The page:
Takes name from creek where noted buffalo hunter and scout Billy Dixon established first dugout home on High Plains, 1874.
Ranch founded, 1882, by Francklyn Land and Cattle Co., English firm backed by Cunard Steamship Co.
Fenced, 1884, with . . . — — Map (db m93762) HM
The 1920s oil boom brought increased business to this railroad town, and a new depot was built here in 1928. The structure exhibits elements of the Prairie School, Mission, and Tudor styles of architecture. Prominent features include bracketed . . . — — Map (db m55888) HM
Created 1876. Organized 1888. Named for Samuel Price Carson, Secretary of State, Republic of Texas.
A pioneer county in oil and gas development.
Panhandle, county seat, promised main lines of 3 railroads, was by-passed for Amarillo, yet . . . — — Map (db m55891) HM
Residents of Conway, established 9 miles south of here in 1905, attended non-denominational services in a relocated schoolhouse until this union church building was completed in 1912. It became an important gathering place for the Conway community . . . — — Map (db m55900) HM
George Tyng, White Deer Lands, drilled first water well 1887 near present townsite White Deer after unsuccessful attempt in 1886 by Col. B. B. Groom, Francklyn Land & Cattle Company.
Windmill indispensable factor in settlement plains of Texas. . . . — — Map (db m55896) HM
Cattle firm that had brought first Herefords to region — Lue Finch, W.H. Lord, O.H. Nelson — in 1887 promoted Panhandle City, as railroad line approached. They sent in ten cowboys to stake claims around city, which prospered as county . . . — — Map (db m55897) HM
In October 1923, W. T. Willis, J. E. Trigg, and H. D. Lewis, partners in one of Texas' largest drilling firms, broke ground at the S. B. Burnett 6666 Ranch with the first rotary drilling rig used in the Texas Panhandle. Success of this drilling . . . — — Map (db m93760) HM
The Panhandle's first oil well, Gulf Burnett No. 2, was struck by the Gulf Production Company on May 2, 1921, on the 6666 Ranch of S. B. Burnett. The prediction of oil in this area by U.S. geologists in 1904 and the discovery of natural gas nearby . . . — — Map (db m93761) HM
After 1880, each spring and summer many Texas herds went up the trail to northern states, for fattening. The trail thrilled and challenged cowboys, who went hungry, thirsty and saddle sore; bridged or swam the rivers; forded quicksand streams; . . . — — Map (db m55898) HM
In 1880s, capital of Panhandle area. Settled when slaughter of buffalo sent Indians to live on reservations. Terminus of Santa Fe Railway, 1887. Here immigrant trains brought colonists, who plowed old Indian range into wheat fields and civilization. . . . — — Map (db m55889) HM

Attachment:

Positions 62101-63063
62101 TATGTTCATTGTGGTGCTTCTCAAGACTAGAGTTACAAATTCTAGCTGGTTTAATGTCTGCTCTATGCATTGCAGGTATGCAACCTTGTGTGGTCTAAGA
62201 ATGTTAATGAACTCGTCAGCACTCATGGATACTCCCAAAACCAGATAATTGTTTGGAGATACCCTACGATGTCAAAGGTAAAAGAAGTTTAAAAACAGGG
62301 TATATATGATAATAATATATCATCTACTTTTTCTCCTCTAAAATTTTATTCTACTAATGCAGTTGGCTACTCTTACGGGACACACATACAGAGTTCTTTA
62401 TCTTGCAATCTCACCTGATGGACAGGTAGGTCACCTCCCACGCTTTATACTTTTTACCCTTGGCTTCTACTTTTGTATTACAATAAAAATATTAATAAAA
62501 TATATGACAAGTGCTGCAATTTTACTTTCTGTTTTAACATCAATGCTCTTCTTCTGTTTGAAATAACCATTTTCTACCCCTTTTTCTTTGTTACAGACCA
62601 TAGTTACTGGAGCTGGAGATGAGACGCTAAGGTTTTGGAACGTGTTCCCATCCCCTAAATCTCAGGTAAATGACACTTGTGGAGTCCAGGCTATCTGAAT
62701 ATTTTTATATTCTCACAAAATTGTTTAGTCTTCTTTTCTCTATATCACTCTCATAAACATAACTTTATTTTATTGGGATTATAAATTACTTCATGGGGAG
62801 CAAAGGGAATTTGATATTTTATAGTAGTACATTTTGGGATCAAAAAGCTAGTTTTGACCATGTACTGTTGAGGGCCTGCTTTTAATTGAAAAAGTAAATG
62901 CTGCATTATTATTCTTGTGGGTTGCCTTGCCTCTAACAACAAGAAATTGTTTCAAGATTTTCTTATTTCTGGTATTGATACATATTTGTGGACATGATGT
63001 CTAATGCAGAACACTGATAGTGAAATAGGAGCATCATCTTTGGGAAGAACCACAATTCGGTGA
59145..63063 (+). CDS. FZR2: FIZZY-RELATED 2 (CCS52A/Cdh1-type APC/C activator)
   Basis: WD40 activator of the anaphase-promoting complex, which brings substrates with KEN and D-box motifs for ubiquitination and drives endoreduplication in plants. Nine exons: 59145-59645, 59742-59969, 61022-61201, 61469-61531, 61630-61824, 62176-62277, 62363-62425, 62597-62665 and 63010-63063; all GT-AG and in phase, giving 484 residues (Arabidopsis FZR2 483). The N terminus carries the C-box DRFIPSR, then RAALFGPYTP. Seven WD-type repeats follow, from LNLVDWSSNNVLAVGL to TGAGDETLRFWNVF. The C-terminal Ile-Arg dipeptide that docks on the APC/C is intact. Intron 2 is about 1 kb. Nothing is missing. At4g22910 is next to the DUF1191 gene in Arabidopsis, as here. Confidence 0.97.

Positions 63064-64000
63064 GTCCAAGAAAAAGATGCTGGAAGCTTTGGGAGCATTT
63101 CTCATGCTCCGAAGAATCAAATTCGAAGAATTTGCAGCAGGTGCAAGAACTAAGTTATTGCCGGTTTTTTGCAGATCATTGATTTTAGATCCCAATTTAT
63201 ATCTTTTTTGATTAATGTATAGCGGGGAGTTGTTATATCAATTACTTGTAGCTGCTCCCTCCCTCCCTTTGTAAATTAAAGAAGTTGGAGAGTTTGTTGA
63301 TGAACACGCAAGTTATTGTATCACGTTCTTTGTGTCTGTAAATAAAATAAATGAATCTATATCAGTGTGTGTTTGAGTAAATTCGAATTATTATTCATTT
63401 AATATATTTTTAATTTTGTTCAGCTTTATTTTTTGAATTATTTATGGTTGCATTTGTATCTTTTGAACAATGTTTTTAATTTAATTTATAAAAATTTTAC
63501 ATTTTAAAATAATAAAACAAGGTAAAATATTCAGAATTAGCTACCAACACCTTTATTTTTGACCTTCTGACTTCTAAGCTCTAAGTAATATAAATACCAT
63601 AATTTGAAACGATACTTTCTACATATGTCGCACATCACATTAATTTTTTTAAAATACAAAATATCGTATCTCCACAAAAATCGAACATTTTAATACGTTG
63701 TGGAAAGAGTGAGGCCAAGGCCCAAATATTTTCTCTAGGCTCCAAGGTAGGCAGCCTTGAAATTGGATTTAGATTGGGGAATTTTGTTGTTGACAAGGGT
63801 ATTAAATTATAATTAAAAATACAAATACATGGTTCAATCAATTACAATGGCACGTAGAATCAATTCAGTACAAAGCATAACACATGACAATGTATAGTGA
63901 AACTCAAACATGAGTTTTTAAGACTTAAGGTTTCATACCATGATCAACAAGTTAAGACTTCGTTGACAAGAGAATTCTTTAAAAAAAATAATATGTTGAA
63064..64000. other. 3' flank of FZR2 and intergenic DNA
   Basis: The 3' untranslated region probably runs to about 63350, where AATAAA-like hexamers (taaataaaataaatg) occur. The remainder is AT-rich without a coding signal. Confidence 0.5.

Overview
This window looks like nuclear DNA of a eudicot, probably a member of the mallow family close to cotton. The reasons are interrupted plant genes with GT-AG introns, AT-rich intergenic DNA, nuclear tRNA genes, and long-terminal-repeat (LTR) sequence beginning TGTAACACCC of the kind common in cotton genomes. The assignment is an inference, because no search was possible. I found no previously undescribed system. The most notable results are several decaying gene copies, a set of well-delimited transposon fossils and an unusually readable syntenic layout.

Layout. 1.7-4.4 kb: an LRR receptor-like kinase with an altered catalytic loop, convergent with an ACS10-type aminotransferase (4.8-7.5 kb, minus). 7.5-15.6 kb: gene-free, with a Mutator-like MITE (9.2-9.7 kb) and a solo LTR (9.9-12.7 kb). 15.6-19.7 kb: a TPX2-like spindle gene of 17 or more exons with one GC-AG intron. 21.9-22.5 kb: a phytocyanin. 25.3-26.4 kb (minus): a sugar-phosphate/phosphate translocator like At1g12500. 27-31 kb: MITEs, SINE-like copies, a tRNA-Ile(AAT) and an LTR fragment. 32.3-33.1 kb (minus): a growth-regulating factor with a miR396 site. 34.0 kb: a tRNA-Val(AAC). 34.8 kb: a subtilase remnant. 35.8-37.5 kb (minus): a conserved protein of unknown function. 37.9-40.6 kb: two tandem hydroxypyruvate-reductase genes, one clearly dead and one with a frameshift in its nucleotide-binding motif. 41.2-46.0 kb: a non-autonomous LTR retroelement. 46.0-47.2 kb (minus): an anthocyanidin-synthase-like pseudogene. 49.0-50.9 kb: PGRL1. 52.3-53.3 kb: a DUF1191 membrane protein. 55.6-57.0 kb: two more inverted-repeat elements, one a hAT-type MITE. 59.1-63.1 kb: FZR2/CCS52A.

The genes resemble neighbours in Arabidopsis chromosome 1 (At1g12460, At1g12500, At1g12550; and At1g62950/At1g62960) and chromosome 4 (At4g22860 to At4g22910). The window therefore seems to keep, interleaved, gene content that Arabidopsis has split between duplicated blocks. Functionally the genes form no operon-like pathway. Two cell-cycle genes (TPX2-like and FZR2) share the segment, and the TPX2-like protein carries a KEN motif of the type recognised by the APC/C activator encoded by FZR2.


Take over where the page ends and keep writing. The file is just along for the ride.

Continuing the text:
In the 1874-1888 era the High Plains (a sea of grass) had no native timber, stone, or adobe building materials. Homes were dugouts, or, if settlers' wagons went some 300 miles for lumber, half-dugouts. Dugouts were warm in winter, cool in summer. . . . — — Map (db m55895) HM
Born in the Texas Governor's Mansion, the eighth and last child of Sam Houston (1793-1863) and his wife Margaret; educated at Baylor University, Texas A&M, and in a law office, Temple Houston came in 1881 to this region as district attorney for the . . . — — Map (db m55899) HM
Originally “Carson City”, town name was changed 1887 when this site appeared to be the future metropolis of the Panhandle: it was to be at the junction of Santa Fe (under name “Southern Kansas”) and Fort Worth & Denver City . . . — — Map (db m55863) HM
During the height of Carson County's oil boom in the 1920s, the major oil field supply houses headquartered in Panhandle, and lodging was in great demand. In 1926, Clark B. (d. 1946) and Margaret (d. 1967) Downs opened the Downs Hotel to help meet . . . — — Map (db m55890) HM
Permanent citizens, forgers of local civilization. Walter Franklin (1869-1963), George Leonard (born 1875) and Dormer D. Simms (born 1884) moved to Texas in 1886 and to this county in the early 1900's. They arrived later than visiting hunters, . . . — — Map (db m55893) HM
The Niedringhaus brothers of St. Louis sent lumber by ox-cart from Dodge City and built this square house on their “N Bar N” Ranch here in Carson County in the mid-1880s. In 1887 a railroad official occupied the pioneer cottage while the . . . — — Map (db m55892) HM
After serving as a teamster in the Civil War (1861-65), Thadium (Thomas) B. Cree worked for the Union Pacific Railroad. In 1888 he and his wife came to the High Plains. They acquired this land and, with no trees for lumber, they built a dugout home. . . . — — Map (db m55938) HM